I met Smith when he ran in London in August '68 (20.9 on the White City Track - generally known as the sprinter's graveyard). I approached him and asked if he could spare a few minutes for a chat, and when I said "about track and field" (and not politics) he visibly relaxed. He was (and from interviews I've seen in the last few years, remains) gracious, friendly, and clearly enjoyed his sport [great British track writer Neil Allen headed up an article on Smith with the apt phrase "the awesome moment of moving good"]
                  Neil Allen was a great writer. I particularly enjoyed his articles in World Sports in the early 1960s, including those on Bob Hayes and Henry Carr. The magazine took a downturn, in my opinion in the late 1960s, and was a shadow of its former self in the early 70s. The magazine covered a wide range of sports. Some favorites from the fifties articles on people like Stanley Matthews, Victor Barna, Erland Kops, Mo Connolly, and of course cricketing greats.

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                  • #10
                    I highly recommend The John Carlos Story by Dave Zinn for additional background. See http://www.amazon.com/The-John-Carlo.../dp/B0085S534W

                    It's a very easy read, should be "required reading". There is a funny anecdote about the time Carlos' Dad found his pound stash of weed. The stuff wasn't exactly "flushed" by the Dad and uncle but it took Carlos a while to learn the truth.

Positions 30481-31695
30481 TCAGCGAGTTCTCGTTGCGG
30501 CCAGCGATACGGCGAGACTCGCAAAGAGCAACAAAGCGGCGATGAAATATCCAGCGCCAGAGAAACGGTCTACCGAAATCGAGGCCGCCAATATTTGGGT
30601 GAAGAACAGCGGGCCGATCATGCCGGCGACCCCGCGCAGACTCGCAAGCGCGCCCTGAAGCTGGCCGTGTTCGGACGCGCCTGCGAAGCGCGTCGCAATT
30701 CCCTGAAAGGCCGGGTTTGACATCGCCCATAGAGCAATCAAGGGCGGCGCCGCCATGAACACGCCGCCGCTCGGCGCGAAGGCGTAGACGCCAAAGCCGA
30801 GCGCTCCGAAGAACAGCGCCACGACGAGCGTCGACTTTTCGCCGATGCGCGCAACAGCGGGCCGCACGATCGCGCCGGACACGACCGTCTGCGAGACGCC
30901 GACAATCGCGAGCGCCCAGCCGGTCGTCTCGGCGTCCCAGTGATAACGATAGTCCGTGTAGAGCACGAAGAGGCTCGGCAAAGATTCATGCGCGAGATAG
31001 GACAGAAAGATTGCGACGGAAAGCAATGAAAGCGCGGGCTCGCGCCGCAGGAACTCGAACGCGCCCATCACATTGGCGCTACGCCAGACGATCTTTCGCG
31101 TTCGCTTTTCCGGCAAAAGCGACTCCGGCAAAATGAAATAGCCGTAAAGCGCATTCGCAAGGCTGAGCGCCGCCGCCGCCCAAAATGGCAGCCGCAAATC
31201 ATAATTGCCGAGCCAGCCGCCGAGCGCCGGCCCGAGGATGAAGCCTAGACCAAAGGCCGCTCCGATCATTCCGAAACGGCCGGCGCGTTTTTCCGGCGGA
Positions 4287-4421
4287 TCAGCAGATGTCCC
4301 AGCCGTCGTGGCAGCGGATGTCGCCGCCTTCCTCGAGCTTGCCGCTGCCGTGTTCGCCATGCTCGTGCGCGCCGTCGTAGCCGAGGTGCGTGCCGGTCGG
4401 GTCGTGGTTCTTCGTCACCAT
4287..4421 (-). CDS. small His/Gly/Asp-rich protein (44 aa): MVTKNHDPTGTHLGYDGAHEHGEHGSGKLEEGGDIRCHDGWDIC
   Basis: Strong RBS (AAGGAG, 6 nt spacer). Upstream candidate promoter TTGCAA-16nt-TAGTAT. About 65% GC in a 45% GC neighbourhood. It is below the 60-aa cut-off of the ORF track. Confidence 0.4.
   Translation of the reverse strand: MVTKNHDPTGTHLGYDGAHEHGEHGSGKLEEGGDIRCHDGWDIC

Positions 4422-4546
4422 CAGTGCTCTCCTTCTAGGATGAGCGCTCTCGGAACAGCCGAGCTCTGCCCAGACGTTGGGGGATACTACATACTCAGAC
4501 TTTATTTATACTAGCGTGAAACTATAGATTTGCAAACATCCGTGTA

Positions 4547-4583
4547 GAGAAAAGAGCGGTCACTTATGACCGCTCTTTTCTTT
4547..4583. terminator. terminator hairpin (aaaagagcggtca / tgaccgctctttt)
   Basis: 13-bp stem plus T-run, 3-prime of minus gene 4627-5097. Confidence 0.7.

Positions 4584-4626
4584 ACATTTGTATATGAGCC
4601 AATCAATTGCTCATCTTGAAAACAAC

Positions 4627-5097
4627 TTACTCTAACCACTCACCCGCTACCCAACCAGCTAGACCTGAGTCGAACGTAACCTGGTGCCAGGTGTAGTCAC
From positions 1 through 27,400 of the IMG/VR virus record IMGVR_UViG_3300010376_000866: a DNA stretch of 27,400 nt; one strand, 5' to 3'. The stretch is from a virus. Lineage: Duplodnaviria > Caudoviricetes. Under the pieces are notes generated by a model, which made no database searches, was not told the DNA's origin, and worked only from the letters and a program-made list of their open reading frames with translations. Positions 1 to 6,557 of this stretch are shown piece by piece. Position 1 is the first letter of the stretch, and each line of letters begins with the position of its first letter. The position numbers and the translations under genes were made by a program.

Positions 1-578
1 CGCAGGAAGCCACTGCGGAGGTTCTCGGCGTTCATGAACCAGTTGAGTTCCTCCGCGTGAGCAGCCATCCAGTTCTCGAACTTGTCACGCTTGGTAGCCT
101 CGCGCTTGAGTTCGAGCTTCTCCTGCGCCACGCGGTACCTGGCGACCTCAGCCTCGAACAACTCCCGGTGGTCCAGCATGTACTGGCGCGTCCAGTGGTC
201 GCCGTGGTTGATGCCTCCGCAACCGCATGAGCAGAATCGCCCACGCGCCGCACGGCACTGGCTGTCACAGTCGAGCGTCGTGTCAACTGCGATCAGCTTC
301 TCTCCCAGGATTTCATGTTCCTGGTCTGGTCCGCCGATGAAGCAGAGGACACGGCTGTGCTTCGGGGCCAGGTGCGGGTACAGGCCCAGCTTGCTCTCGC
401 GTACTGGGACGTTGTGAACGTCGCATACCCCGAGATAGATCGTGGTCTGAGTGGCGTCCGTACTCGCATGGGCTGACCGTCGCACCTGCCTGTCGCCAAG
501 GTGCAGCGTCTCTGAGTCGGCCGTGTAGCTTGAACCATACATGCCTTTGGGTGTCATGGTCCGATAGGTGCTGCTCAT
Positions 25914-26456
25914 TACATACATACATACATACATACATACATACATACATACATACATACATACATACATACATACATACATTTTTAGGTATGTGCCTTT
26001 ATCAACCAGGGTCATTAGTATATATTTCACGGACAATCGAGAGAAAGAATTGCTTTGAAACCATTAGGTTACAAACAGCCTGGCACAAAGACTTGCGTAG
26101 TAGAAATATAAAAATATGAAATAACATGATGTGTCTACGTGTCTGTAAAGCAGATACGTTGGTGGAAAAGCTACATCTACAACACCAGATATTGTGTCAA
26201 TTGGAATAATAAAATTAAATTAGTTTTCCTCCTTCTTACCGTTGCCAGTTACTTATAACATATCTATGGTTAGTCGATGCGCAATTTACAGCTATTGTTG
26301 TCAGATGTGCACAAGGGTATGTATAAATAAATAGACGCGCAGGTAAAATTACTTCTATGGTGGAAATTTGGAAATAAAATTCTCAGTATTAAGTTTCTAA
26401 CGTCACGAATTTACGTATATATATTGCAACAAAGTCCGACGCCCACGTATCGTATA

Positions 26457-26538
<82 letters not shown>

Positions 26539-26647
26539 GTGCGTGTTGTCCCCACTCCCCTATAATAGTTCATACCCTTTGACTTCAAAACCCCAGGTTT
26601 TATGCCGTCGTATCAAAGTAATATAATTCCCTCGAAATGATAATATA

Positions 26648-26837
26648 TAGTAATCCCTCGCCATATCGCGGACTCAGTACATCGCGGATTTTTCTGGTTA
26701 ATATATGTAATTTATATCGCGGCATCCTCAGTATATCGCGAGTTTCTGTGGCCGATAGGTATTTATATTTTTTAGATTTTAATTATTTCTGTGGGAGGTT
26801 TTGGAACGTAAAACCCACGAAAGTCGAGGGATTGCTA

There was another documentary film which I believe was called Fists of Fury but I can't find much about it on the web now. I recorded it in VHS years back. If you can find that one, it is very well worth your while to see.
                    Last edited by Bob Duncan; 05-07-2015, 03:53 AM.

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                    • #11
                      In the " Salute" film, Carlos and Smith act all lovey dovey, but I recall there was some bad blood for a long while ... ?

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                      • #12
                        Protests in 1968 were just in the air ... here, there and everywhere...


                        In 1968, students in Mexico City challenged the country's government. On Oct. 2, troops opened fire on a crowd of student demonstrators. Forty years later, the exact death toll remains a mystery. But official documents suggest that military snipers may have triggered the massacre.






                        Last edited by user4; 05-07-2015, 08:20 PM.

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                        • #13
                          In his book "Blackthink' by Jesse Owens he talks about how Tommies wife was the real militant and how Carlos (who grew up n Harlem) had to coax.push Tommie, he wasn't all that keen on the idea.

                          I worked with Willie Neal (uncle of NFLer Lorenzo Neal) who ran with Tommie at Lemoore HS (about 60 miles west of me). He talked about that wasn't the Tommie Smith he knew.

                          Lemoore Cali has a huge air base, the city is used to black servicemen, this wasn't Harlem or Mobile Alabama. I grew up around here about the time Tommie did, and competed in track and football and never saw any racial anythings.